BRUSSELS/VIENNA, July 17 (Reuters) - With talks between world powers and Iran over a broad nuclear accord at an impasse, Western governments are considering offering a significant easing of sanctions early on in the process to try to wring concessions from Tehran, diplomats say.
To be effective, such a plan would have to involve clear guidance to companies made wary by U.S. fines for sanctions-busting, be reversible and not go too far, or sceptical U.S. lawmakers would simply reimpose restrictions.
The OPEC oil producer has seen its economy devastated by years of sanctions imposed over its contested nuclear programme, which Western states say appears to be aimed at producing a nuclear bomb and Tehran says is purely peaceful.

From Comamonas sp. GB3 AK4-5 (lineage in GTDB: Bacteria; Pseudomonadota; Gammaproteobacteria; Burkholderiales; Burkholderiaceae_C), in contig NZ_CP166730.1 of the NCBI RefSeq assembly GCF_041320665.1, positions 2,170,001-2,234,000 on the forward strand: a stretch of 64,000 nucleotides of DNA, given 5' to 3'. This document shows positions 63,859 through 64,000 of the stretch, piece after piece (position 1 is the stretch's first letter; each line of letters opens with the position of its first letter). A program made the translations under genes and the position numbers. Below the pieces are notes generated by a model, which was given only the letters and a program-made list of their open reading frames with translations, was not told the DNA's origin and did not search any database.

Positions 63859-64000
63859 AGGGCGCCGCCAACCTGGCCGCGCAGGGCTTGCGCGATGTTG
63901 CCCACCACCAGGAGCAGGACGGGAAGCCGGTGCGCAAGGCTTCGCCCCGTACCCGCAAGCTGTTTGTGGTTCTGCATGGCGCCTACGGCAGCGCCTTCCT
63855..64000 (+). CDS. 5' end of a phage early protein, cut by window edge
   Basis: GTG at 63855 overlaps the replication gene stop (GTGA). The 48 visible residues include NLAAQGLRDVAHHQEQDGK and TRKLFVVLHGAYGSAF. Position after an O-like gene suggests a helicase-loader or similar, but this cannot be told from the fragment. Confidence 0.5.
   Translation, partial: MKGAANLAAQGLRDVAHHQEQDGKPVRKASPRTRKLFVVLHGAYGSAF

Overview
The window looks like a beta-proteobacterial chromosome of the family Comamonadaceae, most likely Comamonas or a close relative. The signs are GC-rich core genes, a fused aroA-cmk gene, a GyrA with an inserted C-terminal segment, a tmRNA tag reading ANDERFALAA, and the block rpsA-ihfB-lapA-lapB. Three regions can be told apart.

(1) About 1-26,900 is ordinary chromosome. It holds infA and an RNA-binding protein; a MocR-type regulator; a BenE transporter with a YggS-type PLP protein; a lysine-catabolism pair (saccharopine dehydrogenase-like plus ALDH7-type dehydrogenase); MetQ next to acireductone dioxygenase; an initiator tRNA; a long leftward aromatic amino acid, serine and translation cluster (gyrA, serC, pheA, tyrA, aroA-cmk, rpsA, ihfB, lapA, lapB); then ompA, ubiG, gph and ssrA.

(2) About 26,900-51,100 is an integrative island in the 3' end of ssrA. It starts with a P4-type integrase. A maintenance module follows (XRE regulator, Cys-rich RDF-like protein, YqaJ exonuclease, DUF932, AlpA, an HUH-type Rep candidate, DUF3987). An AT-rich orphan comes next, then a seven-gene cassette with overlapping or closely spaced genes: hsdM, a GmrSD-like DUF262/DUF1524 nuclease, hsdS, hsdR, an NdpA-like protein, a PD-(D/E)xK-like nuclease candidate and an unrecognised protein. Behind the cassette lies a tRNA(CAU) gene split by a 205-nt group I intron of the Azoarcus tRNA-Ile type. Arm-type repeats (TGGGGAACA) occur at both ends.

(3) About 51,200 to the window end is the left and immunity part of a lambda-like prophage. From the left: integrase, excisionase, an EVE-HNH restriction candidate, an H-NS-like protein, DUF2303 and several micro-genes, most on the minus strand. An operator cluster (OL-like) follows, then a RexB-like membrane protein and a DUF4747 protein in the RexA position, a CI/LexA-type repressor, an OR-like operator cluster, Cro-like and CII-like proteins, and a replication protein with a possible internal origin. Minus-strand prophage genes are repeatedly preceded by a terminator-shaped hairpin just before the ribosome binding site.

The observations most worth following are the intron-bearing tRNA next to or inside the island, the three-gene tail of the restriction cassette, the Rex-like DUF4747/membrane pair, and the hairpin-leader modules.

The prospects for an immediate accord scaling back that programme in return for sanctions relief appeared tenuous on Thursday. Diplomats said the six world powers negotiating with Iran - the United States, Russia, China, France, Britain and Germany - were working out terms for an extension of talks, beyond their self-imposed July 20 deadline, instead of seeking to close a deal now.
If there is an agreement in the coming weeks or months, Western diplomats have told Reuters, Iran might still have to wait years, or as long as two decades, to see the complex web of sanctions permanently removed.